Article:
For over a decade, Student-Athlete Advisory Committee (SAAC) members from each of the SoCon's twelve member institutions have been traveling to Black Mountain, N.C. to discuss a plethora of leadership characteristics and strategies at the league sponsored Student-Athlete Leadership Institute (SALI). The group that assembled July 15-17, 2011 found themselves to be the newly appointed Southern Conference SAAC. SALI has always afforded student-athletes the opportunity to learn from their peers and presenters and take what information they have gained back to their campuses to improve their experiences, collectively and individually. The group at SALI will act as a league-wide SAAC to improve league efforts by working together toward common goals.
The weekend began Friday afternoon as three or four student-athletes and an administrator from each institution harnessed their art skills to create a poster to illustrate their school, campus, town, ideologies or how to successfully kayak to class. After presenting their posters, the group was split into seven sections and began team-building and leadership exercises. Equipped with a paper cup, straws, rubber bands, paperclips and a notecard each team had a few minutes to create something from seven unrelated items. A boat, shako, basketball hoop, sling shot and a hot-air balloon turned flower in a pot were some of the creations.
Mixed with the team exercises, the group heard from Southern Conference Commissioner, John Iamarino, who gave an update on league activities and asked for input from the students on these topics. The program continued with Nelson Bobb, former Athletic Director at UNCG and Chris Everett, the SoCon's Division I National SAAC representative. Bobb engaged the student-athletes with a presentation on decision making. The information he provided was so well received that several attendees requested his services at their school SAAC meetings or with their respective teams. Everett, who was participating in his third SALI weekend, addressed the group with ideas he took back from national meetings, including successful SAAC practices. He also touched on more broad ideas like making a positive impression and building your own personal brand.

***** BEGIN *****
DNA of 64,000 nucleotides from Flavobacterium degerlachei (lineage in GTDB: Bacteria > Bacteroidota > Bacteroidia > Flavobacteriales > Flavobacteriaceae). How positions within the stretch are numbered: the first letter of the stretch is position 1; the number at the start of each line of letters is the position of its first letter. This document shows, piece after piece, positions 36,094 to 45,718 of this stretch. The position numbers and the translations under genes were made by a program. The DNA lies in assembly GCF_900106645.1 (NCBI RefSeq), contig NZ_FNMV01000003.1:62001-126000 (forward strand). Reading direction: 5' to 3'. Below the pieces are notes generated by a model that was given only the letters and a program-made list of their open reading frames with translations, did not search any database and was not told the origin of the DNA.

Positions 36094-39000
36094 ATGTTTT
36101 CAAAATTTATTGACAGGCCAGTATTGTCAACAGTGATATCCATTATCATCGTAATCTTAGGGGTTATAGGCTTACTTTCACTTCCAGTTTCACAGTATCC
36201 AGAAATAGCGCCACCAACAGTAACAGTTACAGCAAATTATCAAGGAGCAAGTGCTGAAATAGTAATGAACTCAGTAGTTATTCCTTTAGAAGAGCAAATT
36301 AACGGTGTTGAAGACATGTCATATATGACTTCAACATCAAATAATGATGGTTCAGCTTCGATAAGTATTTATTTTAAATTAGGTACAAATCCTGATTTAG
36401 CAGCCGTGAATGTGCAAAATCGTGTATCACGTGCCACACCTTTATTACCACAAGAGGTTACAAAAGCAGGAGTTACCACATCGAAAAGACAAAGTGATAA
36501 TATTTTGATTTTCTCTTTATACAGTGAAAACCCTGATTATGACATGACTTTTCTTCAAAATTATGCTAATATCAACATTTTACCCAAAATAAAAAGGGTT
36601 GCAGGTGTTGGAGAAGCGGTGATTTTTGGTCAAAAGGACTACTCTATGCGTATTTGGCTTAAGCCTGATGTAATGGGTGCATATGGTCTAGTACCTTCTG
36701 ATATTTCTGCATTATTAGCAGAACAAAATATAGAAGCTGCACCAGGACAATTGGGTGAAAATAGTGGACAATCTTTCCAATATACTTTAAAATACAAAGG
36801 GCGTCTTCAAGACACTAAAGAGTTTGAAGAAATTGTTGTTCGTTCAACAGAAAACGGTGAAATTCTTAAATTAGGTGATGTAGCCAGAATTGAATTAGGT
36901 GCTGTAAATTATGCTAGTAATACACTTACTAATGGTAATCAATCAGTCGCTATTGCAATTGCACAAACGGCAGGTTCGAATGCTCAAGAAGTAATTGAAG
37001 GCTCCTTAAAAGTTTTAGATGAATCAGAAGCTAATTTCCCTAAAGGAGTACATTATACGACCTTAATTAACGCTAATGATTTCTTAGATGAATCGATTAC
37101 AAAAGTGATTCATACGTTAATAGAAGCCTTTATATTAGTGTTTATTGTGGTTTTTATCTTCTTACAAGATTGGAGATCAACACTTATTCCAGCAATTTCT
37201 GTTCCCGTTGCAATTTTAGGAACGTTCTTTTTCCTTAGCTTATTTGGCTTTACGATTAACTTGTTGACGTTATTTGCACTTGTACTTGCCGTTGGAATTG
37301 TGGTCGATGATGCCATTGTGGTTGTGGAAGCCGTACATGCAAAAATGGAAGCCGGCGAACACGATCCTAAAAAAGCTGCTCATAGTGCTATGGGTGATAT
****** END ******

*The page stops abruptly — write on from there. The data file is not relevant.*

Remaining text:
The weekend was not all classroom work. Saturday afternoon found the group testing their resolve and teamwork on a ropes course. There was even time for everyone's favorite pizza, a few intense games of dodgeball and 18 holes on the local mini golf course.
As the weekend drew to a close Sunday morning, Heath Eslinger, Chattanooga head wresting coach and a 1999 SALI participant addressed the group about how far the program has come from his days as a student participant. Eslinger challenged everyone to return to their campuses and implement one or two new ideas and "knock it out of the park."
Friendships were crafted, bonds were built and every student, administrator and member of the conference office, walked away with a renewed desire to make a difference on campus, within the league and throughout life.